The first piece of news is a “fun” one. The immigration judges have sued the Department of Justice (DOJ). It seems that the judges want to overturn a rule that bans them from speaking publicly on law and policy. Judges are asserting their right to free speech at a time when the immigration system has come under intense scrutiny. Apparently, judges can be disciplined or even fired for talking about immigration-related issues.
It will be very interesting to see the outcome. Judges have increasingly been complaining that the Trump policies are effecting their jobs. The DOJ has limited their authority and taken away much of their Independence. Now, it looks like the judges are fighting back.
Another update is that most immigration courts will reopen July 20, 2020. Some are already open, but those are the courts with less traffic. I am not sure what will happen in Los Angeles courts given the COVID numbers in Los Angeles county. I would not be surprised if the reopening of the Los Angeles courts gets postponed further.
A smaller wins comes from the 7th Circuit. (Meza Morales v Barr). The case has few points but one thing that caught my attention dealt with the judge’s authority to administratively close cases. Administrative closure is a procedural device that temporarily takes a removal case off of an immigration judge’s calendar, preventing it from moving forward. Immigration judges used this procedure for a variety of reasons, including to permit a noncitizen to pursue alternative relief—such as a U visa or family petitions—from USCIS. In 2018, the Attorney General took it upon himself to get rid of this procedure and thereby put additional pressure on judges to “complete” cases, no matter the consequence.
The 7th Circuit disagreed with the Attorney General. The Court concluded that immigration regulations on its face give immigration judges broad authority. The regulations permit the discretionary exercise of “any action” that is “appropriate and necessary for the disposition of cases, and administrative closure is plainly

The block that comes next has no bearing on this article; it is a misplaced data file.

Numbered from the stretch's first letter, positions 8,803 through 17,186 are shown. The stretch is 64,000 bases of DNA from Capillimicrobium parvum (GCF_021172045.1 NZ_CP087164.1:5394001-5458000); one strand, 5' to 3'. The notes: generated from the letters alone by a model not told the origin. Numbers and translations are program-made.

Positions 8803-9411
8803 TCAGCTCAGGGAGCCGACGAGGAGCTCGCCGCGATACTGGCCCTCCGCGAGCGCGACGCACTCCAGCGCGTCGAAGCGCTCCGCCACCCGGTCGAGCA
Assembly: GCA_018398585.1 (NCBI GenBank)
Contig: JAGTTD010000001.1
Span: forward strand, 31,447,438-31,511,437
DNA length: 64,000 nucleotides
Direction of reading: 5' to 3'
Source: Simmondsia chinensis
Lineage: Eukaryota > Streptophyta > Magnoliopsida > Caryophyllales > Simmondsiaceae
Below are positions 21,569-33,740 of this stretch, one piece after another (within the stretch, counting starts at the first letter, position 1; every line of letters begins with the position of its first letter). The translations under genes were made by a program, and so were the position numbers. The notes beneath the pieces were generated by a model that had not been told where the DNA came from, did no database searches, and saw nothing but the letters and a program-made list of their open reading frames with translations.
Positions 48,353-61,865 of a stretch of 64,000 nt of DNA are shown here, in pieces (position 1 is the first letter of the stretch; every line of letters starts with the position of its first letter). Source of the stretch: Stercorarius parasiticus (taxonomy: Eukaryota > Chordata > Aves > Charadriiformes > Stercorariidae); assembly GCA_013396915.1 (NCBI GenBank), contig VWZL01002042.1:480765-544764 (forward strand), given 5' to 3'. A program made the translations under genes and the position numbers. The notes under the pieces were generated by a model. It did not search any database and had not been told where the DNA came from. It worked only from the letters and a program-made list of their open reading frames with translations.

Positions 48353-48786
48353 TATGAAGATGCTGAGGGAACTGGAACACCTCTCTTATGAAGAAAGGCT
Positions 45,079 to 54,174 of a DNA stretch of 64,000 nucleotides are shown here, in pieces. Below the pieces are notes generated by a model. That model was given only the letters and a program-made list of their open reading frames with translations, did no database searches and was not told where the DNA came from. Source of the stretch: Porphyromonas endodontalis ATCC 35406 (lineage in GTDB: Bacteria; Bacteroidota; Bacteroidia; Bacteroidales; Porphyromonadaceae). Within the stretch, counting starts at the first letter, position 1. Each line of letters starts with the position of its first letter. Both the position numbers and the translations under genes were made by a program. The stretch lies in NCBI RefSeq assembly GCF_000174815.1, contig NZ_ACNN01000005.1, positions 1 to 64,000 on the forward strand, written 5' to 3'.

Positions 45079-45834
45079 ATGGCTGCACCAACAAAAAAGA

an action that may be “appropriate and necessary.”
While this case does not control in the 9th Circuit which has jurisdiction over California, it is one more step in giving the judges more independence. Hopefully, more circuits will follow the 7th Circuit’s lead.
Another piece of good news is that USCIS has announced that it began conducting limited naturalization ceremonies in May and began to fully resume ceremonies in early June, after temporarily pausing in-person services to due to the spread of COVID-19. USCIS naturalized approximately 65,000 people in June and anticipates completing nearly all postponed naturalization ceremonies by the end of July. So if you have been waiting a while, look like you may be in luck!!
In another victory, the DC District Court invalidated the Trump Administration rule that makes individuals seeking asylum at the southern border categorically ineligible for asylum unless they first applied for similar protection in a third country they transited through (other than the country they fled) and were rejected there. The Court concluded that the government did not comply with the “APA’s notice-and-comment requirements because neither the “good cause” nor the “foreign affairs function” exceptions are satisfied” This is good news for the time being, but the Administration can always try again.